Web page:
A development company has been fined $50,000 after 100 trees were cut down without a required permit on an almost six-acre property in Nanaimo.
The penalty was levied at $500 per tree, the minimum permitted under the city’s enforcement bylaw.
Top Down Investments, based in Duncan, came to a settlement agreement with the city after the trees were removed at 924 Old Victoria Rd., a 5.9-acre site zoned for light industrial use in the city’s south end.
After cutting the trees down, the company applied for a $1,000 tree-removal permit for the 100 trees, which has been approved.
The company must also pay $31,200 as a security deposit to Nanaimo for replacement trees, which would have been required in any case, Jeremy Holm, Nanaimo’s director of development approvals, said Tuesday.
Holm said the city took into account Top Down’s lack of awareness that a permit was needed, and the fact that it was a first offence and the company was co-operative and acknowledged what had happened.
He also noted that the felled trees, a mix of species, were not prohibited from being removed, saying Nanaimo would have granted a permit to remove the trees if the developer had applied for it before cutting. For example, the trees were not in an environmentally sensitive area.
The city’s urban forester and environmental protection officer were part of the investigation, Holm said.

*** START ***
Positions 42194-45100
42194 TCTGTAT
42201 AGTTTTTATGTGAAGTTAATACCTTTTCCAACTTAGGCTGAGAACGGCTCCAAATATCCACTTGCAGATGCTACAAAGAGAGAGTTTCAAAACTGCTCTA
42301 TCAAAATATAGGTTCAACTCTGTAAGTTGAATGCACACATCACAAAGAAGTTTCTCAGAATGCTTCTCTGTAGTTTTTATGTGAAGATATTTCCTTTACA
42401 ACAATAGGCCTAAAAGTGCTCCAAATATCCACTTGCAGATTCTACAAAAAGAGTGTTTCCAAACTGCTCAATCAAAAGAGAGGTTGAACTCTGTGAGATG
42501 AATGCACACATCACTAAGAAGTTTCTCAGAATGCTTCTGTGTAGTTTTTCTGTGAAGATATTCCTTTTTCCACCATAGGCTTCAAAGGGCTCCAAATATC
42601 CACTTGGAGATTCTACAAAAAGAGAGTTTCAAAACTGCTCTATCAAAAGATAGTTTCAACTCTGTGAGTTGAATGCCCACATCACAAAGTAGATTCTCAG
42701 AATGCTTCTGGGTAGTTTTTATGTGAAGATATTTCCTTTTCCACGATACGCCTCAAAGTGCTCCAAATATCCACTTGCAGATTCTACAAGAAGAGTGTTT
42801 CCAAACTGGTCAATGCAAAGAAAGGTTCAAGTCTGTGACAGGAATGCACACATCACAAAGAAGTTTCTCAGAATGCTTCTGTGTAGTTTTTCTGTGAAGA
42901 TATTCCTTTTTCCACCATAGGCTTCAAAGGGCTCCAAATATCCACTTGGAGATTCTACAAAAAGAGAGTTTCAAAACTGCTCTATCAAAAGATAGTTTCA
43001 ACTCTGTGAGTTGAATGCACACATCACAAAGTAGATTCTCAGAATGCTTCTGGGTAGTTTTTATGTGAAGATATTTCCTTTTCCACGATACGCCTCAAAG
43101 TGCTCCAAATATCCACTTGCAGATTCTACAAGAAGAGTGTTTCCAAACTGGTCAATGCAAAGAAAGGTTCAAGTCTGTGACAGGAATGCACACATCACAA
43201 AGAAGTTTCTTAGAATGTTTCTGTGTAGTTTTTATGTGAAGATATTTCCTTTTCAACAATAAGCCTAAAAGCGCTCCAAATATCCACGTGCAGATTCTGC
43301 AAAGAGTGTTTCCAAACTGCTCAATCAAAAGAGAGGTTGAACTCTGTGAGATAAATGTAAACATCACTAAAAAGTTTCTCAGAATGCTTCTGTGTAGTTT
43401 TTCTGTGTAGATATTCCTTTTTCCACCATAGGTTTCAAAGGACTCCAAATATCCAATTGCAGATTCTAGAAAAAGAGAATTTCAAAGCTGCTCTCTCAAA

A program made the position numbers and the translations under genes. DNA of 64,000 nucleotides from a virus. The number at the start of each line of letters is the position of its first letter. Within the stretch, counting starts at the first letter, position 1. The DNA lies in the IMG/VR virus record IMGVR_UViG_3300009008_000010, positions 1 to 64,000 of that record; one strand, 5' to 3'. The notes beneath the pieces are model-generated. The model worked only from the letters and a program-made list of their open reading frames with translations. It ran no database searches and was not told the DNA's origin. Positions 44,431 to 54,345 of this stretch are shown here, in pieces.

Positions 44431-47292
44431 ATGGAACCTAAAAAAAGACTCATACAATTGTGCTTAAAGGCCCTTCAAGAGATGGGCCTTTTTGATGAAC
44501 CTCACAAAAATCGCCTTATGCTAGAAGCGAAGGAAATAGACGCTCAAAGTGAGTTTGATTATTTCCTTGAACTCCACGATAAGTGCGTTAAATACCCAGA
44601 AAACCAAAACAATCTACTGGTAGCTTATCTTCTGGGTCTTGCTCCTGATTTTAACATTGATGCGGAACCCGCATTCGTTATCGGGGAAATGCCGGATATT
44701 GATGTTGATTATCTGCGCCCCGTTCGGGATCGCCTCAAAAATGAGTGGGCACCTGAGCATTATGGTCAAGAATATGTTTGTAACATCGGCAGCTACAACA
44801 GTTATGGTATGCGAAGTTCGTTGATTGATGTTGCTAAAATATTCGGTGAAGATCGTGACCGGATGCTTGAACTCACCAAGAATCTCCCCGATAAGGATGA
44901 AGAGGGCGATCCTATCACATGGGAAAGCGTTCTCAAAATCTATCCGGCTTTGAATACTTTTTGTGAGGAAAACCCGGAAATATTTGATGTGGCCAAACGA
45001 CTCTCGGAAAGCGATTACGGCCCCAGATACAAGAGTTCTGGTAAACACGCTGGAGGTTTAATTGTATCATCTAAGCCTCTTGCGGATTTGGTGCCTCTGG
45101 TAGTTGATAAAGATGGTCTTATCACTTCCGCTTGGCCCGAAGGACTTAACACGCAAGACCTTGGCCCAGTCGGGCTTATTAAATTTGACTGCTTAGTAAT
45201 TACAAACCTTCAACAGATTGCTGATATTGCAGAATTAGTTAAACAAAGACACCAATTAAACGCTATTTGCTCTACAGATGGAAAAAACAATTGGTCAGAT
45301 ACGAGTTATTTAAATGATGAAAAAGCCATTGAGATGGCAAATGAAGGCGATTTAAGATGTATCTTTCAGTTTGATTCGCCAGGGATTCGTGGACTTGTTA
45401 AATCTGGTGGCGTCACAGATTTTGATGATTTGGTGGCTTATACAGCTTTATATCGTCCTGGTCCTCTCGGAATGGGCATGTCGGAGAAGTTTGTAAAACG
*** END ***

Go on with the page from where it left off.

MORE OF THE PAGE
The security deposit may be used for new trees on the Old Victoria property or in another location. Nanaimo runs a tree voucher program that helps residents offset the cost of a tree and is funded by tree replacement fees.
A Top Down spokesperson could not be reached Tuesday, but the company’s website shows that it is planning to develop the Old Victoria Road industrial property and had been looking for investors. It is now shown as funded.
Company CEO Guy Bouchard appears in a video promoting the site to potential investors, saying Nanaimo is lacking in available industrial space, “making this a very desirable property.”
He said the property could see 90,000 to 125,000 square feet of industrial space.
No development application for the site had been submitted to city hall as of Tuesday.
Top Down is also promoting other sites for development, including a land assembly in Duncan for redevelopment, a 150-acre Cowichan Valley site that could be subdivided into individual lots, and a 14-acre multi-family development site in Nanaimo.
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